appearing in the factorscan depend on ordering but
even best ordering is often impractical Worst case is bad: we can encode 3SAT with a Bayes
net (NPcomplete) Basic idea: Draw N samples from a sampling distribution S Compute an approximate posterior probability Show this converges to the true probability P Why sample? Learning: get samples from a distribution you don t know Inference: getting a sample is faster than computing the right
answer (e.g. with variable elimination)
9 11 Sampling Sampling Example How do you sample? Each value in the domain of W has a subinterval of [0,1] with a size equal to its
probability Simplest way is to use a random number
generator to get a continuous value uniformly
distributed between 0 and 1 (e.g. random() in
Python) Assign each value in the domain of your
random variable a subinterval of [0,1] with a
size equal to its probability P u is a uniform random value in [0, 1] sun 0.6 rain 0.1 if 0.0 ≤ u < 0.6, w = sun fog 0.3 meteor 0.0 W The subintervals cannot overlap if 0.6 ≤ u < 0.7, w = rain
if 0.7 ≤ u < 1.0, w = fog e.g. if random() returns u = 0.83, then our sample is w = fog
12 13 Prior Sampling
+c
c Prior Sampling This process generates samples with probability: 0.5 0.5 Cloudy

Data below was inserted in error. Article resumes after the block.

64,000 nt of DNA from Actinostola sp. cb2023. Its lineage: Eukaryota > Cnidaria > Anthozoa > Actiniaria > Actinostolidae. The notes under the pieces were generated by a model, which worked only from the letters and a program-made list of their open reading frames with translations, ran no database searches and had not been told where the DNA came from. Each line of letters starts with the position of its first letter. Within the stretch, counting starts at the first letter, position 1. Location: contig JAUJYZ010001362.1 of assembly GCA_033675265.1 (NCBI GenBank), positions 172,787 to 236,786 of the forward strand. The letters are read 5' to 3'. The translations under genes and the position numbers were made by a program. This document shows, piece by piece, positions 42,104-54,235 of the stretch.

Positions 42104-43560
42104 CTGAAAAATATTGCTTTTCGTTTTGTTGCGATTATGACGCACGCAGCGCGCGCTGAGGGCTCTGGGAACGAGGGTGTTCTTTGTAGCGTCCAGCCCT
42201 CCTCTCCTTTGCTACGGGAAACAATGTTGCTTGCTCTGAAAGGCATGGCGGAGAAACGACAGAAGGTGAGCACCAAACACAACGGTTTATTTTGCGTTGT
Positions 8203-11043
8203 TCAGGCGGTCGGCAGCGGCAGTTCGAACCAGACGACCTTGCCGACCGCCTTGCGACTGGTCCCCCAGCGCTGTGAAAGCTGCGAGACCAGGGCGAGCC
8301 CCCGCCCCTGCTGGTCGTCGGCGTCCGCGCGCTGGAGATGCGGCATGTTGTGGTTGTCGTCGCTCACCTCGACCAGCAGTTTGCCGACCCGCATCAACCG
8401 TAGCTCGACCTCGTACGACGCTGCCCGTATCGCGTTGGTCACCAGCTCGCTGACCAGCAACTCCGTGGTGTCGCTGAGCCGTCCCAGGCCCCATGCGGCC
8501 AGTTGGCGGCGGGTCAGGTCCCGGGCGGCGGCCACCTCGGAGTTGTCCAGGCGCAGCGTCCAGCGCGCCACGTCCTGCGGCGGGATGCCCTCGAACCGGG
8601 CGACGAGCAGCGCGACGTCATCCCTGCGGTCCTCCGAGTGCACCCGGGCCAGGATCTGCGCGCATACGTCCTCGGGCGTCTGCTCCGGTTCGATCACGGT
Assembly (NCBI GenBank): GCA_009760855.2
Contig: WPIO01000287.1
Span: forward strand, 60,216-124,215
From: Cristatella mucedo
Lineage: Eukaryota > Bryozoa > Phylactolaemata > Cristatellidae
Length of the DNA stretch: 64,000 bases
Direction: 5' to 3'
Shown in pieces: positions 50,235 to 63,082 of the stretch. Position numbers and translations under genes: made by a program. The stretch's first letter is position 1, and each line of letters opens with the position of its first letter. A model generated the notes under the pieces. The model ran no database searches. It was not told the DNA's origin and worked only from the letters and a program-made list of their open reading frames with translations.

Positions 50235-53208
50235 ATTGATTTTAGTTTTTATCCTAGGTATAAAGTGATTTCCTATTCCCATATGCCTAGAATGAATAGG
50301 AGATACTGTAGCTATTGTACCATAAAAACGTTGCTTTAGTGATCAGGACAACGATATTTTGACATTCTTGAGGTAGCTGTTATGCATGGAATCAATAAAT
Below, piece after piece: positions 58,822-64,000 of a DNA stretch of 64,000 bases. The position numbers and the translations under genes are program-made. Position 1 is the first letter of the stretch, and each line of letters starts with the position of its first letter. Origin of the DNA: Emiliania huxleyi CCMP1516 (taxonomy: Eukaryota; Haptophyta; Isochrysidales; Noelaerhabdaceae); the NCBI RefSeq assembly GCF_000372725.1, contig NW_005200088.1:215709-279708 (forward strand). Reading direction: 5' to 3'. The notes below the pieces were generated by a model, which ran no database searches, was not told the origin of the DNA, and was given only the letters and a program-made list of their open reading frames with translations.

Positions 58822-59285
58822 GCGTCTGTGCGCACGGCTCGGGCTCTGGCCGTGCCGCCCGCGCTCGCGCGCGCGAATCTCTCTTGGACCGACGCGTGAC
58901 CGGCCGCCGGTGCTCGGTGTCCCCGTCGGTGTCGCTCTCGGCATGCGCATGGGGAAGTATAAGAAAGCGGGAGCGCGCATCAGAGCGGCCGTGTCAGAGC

+c +s 0.1
s 0.9
c +s 0.5
s 0.5 +s
s +r
r +r
r Sprinkler +w
w +w
w +w
w +w
w 0.99 0.01 0.90 0.10 0.90 0.10 0.01 0.99 Rain WetGrass +c
c +r
r +r
r 0.8 0.2 0.2 0.8 …i.e. the BN s joint probability Let the number of samples of an event be Samples: Then +c, s, +r, +w
c, +s, r, +w
…
14 I.e., the sampling procedure is consistent 15 2 Example Rejection Sampling We ll get a bunch of samples from the BN:
+c, s, +r, +w
+c, +s, +r, +w
c, +s, +r, w
+c, s, +r, +w
c, s, r, +w Let s say we want P(C) No point keeping all samples around Just tally counts of C as we go Cloudy
C
Sprinkler
S RR
ain Let s say we want P(C +s) WetGrass
W Cloudy
C Same thing: tally C outcomes, but
ignore (reject) samples which don t
have S=+s This is called rejection sampling It is also consistent for conditional
probabilities (i.e., correct in the limit) If we want to know P(W)
We have counts <+w:4, w:1>